Such measures include monitoring students’ internet communications on campus and restricting or confiscating cell phones. While some of this is ostensibly to reduce distractions, its secondary (and I hope unintended!) effect is to reduce the ability of students to record authority figures or otherwise get the word out about abuses or inappropriate behaviors by adults who are supposed to be keeping them safe.
This doesn’t just apply to inappropriate uses of physical force to contain situations, but also to other types of abuse. There have been more than enough institutional sex abuse scandals erupting in recent years to learn from. These often occurred in eras where children and youth were neither respected nor readily empowered to document illegal actions (of any kind) by adults in positions of power. We now know that young people are endangered when they are unable to advocate for themselves against powerful adults or institutions and are unable to prove what is happening.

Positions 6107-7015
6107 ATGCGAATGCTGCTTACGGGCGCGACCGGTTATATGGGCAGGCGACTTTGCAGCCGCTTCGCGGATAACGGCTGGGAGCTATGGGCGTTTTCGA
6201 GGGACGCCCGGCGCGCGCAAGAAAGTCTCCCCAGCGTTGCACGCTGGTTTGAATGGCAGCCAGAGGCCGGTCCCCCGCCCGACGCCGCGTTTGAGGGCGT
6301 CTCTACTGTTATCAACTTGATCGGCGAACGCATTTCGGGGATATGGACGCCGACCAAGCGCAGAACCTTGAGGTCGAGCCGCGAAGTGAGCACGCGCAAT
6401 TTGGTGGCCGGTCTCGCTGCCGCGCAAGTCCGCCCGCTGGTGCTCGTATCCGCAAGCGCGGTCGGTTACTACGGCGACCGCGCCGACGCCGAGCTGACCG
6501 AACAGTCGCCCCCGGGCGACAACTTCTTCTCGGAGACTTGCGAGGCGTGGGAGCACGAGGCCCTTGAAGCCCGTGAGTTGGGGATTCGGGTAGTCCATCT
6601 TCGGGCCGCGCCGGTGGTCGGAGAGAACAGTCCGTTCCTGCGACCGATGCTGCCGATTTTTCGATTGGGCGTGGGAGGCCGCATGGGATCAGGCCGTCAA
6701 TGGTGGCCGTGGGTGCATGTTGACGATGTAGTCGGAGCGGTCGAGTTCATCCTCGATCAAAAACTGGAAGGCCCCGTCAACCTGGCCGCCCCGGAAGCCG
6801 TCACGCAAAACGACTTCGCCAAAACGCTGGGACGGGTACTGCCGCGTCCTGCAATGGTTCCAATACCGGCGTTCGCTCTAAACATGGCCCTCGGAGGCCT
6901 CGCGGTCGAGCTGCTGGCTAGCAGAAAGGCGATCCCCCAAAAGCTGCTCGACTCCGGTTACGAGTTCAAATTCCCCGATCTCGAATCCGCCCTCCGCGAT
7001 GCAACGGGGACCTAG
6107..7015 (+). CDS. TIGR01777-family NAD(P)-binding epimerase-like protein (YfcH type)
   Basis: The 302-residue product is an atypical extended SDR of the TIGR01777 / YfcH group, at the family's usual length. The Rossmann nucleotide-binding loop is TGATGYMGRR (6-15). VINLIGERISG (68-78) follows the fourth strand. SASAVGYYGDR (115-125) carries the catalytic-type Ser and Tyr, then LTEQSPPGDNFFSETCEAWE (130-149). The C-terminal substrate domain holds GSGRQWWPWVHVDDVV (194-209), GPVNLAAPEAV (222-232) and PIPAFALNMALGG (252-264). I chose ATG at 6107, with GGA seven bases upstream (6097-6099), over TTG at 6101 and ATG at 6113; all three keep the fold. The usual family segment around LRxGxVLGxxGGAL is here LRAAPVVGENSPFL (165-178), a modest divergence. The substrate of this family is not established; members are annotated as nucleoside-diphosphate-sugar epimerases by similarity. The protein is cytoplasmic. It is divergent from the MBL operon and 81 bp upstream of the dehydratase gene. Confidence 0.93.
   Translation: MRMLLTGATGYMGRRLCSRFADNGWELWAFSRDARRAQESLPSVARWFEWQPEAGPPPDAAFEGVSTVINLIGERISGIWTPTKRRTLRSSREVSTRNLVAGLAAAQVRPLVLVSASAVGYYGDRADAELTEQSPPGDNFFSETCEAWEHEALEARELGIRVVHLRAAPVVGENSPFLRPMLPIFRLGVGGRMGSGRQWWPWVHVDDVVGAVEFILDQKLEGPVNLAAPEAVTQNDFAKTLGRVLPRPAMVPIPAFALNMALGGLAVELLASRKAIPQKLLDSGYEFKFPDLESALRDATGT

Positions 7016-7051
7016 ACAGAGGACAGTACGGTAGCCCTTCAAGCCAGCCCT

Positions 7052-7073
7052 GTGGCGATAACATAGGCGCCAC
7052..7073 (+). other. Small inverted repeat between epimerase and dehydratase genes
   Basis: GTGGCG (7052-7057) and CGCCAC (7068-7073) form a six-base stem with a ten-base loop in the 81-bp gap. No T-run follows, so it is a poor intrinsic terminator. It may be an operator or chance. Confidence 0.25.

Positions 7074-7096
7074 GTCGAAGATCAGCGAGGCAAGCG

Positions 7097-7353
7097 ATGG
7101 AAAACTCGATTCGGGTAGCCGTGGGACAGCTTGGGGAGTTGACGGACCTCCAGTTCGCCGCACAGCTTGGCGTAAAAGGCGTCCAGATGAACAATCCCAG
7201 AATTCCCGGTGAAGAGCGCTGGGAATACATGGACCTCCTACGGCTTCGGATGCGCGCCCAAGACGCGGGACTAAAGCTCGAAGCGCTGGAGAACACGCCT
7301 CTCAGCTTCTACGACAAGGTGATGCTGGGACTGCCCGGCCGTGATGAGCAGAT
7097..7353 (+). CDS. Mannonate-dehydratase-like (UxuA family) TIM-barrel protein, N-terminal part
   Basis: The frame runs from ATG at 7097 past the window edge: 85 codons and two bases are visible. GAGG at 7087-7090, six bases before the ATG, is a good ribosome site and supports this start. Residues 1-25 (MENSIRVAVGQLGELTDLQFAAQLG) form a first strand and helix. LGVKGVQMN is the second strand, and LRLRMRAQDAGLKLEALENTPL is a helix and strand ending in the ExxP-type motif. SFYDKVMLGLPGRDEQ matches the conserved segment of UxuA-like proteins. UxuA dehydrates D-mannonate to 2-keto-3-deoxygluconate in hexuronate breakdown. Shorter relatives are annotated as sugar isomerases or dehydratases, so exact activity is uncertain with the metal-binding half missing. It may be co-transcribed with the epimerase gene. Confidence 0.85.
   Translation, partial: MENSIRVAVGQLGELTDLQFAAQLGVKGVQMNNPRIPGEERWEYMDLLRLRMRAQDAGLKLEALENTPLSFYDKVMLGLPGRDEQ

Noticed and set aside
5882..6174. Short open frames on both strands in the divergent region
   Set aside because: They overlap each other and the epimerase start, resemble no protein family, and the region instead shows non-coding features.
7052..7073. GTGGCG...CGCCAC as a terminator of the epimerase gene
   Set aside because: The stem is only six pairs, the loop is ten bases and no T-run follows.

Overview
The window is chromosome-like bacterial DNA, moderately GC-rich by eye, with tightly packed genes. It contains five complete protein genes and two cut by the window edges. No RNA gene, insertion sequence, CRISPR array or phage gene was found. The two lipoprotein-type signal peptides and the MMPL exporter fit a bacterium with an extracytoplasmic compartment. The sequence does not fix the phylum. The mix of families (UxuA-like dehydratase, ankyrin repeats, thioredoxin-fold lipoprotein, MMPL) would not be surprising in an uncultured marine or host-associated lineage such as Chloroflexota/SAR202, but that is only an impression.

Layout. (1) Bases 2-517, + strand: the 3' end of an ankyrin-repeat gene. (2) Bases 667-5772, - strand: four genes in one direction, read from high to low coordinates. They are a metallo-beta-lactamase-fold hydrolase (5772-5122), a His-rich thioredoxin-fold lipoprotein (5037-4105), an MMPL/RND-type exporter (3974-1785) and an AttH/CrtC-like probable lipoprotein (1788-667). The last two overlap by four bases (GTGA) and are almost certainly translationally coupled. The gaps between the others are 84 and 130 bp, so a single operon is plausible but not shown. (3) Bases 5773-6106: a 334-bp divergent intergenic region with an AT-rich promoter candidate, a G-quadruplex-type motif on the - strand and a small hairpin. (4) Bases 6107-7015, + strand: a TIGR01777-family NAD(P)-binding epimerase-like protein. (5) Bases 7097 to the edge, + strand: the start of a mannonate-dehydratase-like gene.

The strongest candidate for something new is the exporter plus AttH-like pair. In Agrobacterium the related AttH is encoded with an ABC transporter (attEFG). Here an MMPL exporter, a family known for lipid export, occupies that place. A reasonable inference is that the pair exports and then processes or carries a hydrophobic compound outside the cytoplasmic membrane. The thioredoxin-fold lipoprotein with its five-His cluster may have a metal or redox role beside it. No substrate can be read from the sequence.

It would be a serious mistake to move toward policies that prioritize omnipresent surveillance and policing while deprioritizing student rights and student privacy. Such an approach doesn’t foster a culture of being willing to constructively stand up to authority or institutions when there are abuses or illegal activity. (And reportedly, a student who tried to intervene physically in this case to protect his or her classmate from abuse was also disciplined by the school, which should raise some similar questions too.)